In fish, the sense of taste is extraordinarily highly developed and essentially more sensitive than that of mammals. This is due to chemoreception, which offers suf ficient possibilities for animals living in water to orient and maintain themselves suc cessfully in individual and social life. Therefore, at least within the vertebrates the chemical senses have developed to their highest standard in water.
Chemoreception is evidently present in land-dwelling mammals and is still dependent on moist surfaces, but the optical sense, in its highest stage of development, takes priority. In contrast, in aquatic animals vision generally plays only a subordinate role (c. f. Grant & Mackie, 1974). Although the high sensitivity of the sense of taste in fish has been extensively shown in physiological experiments, corresponding detailed morphological data are lacking.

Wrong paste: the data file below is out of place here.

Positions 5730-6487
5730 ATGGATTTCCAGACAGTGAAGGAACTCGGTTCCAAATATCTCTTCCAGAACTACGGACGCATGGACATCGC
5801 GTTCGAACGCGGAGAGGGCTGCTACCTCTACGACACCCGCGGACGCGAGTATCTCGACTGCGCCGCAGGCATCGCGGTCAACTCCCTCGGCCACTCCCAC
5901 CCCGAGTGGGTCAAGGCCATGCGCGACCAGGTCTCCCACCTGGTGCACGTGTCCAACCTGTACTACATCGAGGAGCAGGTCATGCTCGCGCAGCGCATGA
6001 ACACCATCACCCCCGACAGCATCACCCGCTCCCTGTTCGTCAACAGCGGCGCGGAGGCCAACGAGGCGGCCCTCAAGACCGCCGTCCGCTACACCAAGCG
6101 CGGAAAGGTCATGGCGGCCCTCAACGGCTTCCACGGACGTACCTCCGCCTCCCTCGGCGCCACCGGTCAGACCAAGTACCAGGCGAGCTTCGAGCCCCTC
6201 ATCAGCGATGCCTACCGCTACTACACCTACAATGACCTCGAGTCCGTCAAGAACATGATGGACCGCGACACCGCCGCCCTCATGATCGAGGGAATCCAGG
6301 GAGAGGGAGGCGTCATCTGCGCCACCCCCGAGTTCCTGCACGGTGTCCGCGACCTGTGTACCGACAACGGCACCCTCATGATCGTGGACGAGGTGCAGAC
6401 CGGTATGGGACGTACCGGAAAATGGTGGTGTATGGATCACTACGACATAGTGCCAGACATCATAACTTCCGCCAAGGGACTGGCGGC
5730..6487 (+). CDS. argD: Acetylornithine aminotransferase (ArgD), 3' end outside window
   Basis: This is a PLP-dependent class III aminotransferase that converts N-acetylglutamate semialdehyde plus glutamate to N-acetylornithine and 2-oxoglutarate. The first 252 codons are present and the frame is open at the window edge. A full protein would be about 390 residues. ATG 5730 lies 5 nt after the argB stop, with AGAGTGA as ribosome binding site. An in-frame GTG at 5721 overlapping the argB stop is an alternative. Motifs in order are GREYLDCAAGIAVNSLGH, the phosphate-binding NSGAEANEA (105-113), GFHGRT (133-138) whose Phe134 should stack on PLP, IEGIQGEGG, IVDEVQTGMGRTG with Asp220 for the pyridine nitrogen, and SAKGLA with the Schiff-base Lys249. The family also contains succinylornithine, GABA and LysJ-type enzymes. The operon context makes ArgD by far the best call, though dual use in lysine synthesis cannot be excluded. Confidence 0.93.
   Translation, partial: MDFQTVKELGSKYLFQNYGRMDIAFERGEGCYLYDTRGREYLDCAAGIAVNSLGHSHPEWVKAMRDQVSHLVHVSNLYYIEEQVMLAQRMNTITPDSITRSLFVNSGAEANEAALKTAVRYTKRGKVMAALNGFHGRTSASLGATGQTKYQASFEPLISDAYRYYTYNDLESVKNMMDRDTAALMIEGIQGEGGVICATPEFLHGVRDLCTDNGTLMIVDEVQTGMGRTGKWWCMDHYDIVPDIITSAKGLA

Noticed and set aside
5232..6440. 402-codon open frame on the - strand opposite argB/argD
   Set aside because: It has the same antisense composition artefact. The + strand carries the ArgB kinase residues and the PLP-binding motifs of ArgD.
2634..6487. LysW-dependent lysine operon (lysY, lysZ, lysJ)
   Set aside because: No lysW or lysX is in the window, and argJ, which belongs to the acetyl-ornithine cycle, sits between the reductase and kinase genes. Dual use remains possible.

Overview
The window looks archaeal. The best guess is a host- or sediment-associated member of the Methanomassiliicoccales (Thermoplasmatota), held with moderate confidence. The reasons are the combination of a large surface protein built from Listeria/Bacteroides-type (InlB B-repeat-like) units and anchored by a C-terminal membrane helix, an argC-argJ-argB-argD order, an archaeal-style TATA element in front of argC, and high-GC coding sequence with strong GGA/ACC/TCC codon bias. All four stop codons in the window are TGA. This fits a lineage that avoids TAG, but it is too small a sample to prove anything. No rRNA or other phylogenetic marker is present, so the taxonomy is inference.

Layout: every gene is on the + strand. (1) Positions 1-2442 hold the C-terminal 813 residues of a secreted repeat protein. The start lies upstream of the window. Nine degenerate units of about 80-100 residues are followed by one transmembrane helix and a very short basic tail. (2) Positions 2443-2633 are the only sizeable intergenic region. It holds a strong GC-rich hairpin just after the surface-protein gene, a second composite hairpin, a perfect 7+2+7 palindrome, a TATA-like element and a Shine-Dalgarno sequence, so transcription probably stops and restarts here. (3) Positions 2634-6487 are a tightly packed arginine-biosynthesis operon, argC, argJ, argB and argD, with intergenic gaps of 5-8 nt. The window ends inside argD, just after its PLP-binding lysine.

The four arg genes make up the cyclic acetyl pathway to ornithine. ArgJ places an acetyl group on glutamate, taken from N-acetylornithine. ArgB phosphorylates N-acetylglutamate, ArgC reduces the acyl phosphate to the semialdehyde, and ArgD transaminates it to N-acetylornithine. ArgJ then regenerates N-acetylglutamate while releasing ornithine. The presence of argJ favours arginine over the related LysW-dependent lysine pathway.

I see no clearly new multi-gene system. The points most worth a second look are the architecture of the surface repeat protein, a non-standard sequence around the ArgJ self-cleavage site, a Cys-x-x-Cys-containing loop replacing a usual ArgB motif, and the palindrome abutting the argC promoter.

Due to their similarity the taste organs of fish and mammals have been regard ed equally or rather the results taken from fish have been interpreted on the basis of the known morphology of the mammalian taste bud (TB). However, the high efficien cy of the sense of taste in fish requires a corresponding morphological basis, and mor phological and histochemical particularities can indeed be cited as examples: firstly, TB in fish are not only located in the mouth and throat area, but in many species also in the outer skin of the body.